The Government is negotiating a restructuring of the €32bn in promissory notes that will be “very advantageous” to the Irish people, although this does not include any debt writedown, Central Bank Governor Patrick Honohan told the Oireachtas finance committee yesterday.
Mr Honohan said the priority was to secure a deal before the next €3.1bn promissory note payment at the end of March — echoing comments made by Taoiseach Enda Kenny and the finance minister.
Mr Honohan said he could not disclose too many details about the restructuring deal, other than it involved a significant lengthening of the time period over which the total amount has to be paid back and an adjustment of the interest rate.
As it stands, the Government is scheduled to make a €3.1bn payment every March until 2030 to cover the €47bn in principal plus interest payments relating to the promissory notes.
The Government is believed to be close to securing a deal whereby these payments will be wrapped up into a 30-40-year bond with a low interest rate.
Mr Honohan faced criticism from several members of the committee for not negotiating a writedown of the €28.1bn. He said any deal had to be done within the existing legal framework. “The ECB is not in the business of giving grants,” he said.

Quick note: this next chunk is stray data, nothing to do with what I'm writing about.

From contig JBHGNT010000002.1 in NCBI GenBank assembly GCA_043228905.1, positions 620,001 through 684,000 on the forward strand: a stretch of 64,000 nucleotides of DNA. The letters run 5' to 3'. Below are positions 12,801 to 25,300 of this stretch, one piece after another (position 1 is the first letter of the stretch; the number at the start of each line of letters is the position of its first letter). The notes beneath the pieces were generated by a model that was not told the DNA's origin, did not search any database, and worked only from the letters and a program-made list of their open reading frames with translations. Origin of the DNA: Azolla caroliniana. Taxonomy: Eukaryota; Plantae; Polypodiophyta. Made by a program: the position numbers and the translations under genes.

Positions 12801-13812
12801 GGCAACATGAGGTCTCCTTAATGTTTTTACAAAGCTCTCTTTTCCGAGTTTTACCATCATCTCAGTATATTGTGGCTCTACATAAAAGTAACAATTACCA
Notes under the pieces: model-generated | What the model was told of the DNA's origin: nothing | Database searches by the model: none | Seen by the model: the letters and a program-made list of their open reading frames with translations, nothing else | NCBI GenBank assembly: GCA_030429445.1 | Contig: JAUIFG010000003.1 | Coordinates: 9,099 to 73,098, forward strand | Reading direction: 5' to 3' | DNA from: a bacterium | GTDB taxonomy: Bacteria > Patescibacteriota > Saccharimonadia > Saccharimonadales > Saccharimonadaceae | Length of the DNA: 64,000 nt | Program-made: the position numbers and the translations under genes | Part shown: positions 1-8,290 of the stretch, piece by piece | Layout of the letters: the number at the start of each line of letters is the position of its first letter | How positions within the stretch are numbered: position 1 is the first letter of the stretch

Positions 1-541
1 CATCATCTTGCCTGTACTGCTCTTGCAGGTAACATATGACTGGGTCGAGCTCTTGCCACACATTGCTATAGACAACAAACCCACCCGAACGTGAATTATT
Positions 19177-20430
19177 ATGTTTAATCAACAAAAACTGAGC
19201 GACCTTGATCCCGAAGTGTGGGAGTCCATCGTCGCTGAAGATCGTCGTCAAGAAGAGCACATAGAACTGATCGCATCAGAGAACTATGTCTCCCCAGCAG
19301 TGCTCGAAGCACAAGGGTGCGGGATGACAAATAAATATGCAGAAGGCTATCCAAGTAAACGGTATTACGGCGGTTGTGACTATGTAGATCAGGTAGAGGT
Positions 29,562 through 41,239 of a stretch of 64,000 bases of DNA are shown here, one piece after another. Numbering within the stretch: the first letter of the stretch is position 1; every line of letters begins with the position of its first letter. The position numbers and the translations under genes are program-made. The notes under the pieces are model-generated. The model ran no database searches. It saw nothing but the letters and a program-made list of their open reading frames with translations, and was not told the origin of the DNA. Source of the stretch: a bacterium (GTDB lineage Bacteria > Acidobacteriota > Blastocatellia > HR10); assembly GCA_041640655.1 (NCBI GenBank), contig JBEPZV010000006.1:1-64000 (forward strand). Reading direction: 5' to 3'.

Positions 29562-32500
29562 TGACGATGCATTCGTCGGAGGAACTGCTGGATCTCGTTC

“Taking into account both the statutory position and wider policy stance of the ECB, an initiative of this type will be novel and as such, challenging.
“Using our knowledge of Central Bank law and practice, we have been working to build understanding and confidence around a set of proposed transactions designed to deliver for Ireland, while not taking other decision-makers too far outside their comfort zone.”
Mr Honohan said it was not possible to stop making the yearly payment to the ECB because there could “be dire consequences”. He said he didn’t want to speculate on what retaliatory measures the ECB could take but he pointed out the institution extends a huge amount of cheap funding to the Irish pillar banks at low rates.
Moreover, it is important that Ireland retains the confidence of the markets if the economy is to make a full recovery.
© Irish Examiner Ltd. All rights reserved